Wednesday, May 16, 2012
Fantasia on a Theme by Thomas Tallis by Ralph Vaughan-Williams (1872-1958)
Vaughan-Williams, a British composer, wrote the work in 1910 and it was premiered in the same year. It's probably Vaughan-Williams's most famous work, but that doesn't make it a lesser work by any means. It is, to sum it up succinctly, amazingly gorgeous.
The theme the title references was a melody written in 1567 by Renaissance composer Thomas Tallis (c.1505-1585). It was originally a contribution to a Psalter (a collection of psalms for liturgical use) for the Archbishop of Canterbury. The original words to the hymn tune are:
Why fum'th in fight the Gentiles spite, in fury raging stout?
Why tak'th in hand the people fond, vain things to bring about?
The Kings arise, the Lords devise, in counsels met thereto,
against the Lord with false accord, against His Christ they go.
Somehow those words aren't quite what I expect when I hear this lovely tune.
You can hear the original sung here, if you'd like to.
I have to say I like this tune because it's in a somewhat unusual mode: Phrygian. *puts on theory hat* For those who don't know what the heck I mean by that, Phrygian is a modal scale (not major or minor) that begins on the 3rd scale degree, so on white keys it would run from E to E. Go ahead and play it on a piano. It has a distinctly odd sound due to the half step between the first two notes of the scale. You might also notice right away that it is a minor-related mode. But the truly fun thing is that the Phrygian cadence (the ending of a Phrygian tune) tends to end on a major chord despite this. It's a fun mode and one of my favourite of the more unusual modes.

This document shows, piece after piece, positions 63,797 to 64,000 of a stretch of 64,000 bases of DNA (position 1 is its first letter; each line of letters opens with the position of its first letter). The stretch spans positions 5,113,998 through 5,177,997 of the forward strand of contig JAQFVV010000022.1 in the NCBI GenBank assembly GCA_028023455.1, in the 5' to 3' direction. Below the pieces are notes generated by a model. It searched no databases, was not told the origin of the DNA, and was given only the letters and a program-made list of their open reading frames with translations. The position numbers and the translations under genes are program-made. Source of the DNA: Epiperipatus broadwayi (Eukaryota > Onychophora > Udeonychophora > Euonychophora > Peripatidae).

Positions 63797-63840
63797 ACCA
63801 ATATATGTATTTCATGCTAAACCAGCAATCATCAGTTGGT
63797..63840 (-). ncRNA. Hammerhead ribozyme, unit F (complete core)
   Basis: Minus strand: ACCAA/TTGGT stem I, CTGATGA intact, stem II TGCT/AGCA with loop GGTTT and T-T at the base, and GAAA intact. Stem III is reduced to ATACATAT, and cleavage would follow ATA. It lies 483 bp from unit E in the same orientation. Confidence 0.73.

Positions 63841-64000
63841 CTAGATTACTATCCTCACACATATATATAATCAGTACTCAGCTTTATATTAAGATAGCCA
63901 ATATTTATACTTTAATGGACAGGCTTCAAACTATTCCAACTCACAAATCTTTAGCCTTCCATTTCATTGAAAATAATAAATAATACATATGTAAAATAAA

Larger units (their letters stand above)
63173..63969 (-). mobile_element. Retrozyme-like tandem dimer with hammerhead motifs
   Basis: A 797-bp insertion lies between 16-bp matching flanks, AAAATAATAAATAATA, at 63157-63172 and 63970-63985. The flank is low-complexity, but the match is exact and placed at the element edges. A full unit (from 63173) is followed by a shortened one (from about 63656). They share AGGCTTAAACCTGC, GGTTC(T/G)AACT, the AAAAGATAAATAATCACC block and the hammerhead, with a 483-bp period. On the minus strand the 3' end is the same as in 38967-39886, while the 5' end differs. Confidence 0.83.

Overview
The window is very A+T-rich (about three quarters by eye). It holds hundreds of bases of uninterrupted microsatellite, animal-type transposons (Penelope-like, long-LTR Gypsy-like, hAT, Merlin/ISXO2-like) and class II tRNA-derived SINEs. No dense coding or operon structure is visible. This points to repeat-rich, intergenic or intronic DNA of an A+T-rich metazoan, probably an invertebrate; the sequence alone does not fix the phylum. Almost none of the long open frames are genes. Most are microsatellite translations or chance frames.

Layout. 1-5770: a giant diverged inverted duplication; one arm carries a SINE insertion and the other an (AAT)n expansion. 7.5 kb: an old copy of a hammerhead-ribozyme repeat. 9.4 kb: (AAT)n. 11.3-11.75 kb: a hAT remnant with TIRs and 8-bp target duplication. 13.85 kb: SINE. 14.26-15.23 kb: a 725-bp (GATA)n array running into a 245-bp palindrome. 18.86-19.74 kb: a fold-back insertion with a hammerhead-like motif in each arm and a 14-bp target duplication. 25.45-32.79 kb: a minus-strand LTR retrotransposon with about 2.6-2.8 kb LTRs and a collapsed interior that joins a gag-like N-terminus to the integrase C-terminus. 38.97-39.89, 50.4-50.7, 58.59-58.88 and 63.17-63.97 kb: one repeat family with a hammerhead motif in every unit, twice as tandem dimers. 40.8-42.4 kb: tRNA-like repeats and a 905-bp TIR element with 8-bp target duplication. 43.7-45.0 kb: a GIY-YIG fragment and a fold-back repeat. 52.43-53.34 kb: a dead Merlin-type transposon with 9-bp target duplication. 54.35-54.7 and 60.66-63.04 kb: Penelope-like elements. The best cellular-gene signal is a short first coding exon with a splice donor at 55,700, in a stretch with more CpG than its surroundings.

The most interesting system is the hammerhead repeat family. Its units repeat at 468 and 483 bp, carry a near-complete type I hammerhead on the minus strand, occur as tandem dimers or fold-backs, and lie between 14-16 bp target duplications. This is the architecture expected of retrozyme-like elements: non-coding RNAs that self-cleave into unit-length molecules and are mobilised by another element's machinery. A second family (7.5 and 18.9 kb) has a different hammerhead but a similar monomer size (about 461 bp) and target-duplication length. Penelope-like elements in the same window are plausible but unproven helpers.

So Vaughan-Williams is editing the English Hymnal of 1906 and comes across this tune. The result was a Fantasia (or a fantasy) on the theme. Vaughan-Williams wrote his piece for a string orchestra that he divided into three sections:
(1) The full orchestra
(2) A single desk from each section(a "desk" in an orchestra is the pair of musicians who read off the same music stand...so in this case you would have two each of Violin I, Violin II, Viola, Cello and Bass for a total of 10 musicians)
(3) String Quartet (Violin I, Violin II, Viola and Cello)
So you have three groups of varying size from the small (4) to the large (full orchestra).
The score specifics that each group should be SEPARATE (if possible) and so the performing forces are fairly large. His goal here was to imitate the sound of an organ.
It is an amazingly intricate and gorgeous piece and despite its length (around 15 minutes long) the beauty of the work should enthrall you so that time passes without your even realizing it.
Here's a great version you can listen to by Eugene Ormandy and the Philadelphia Orchestra.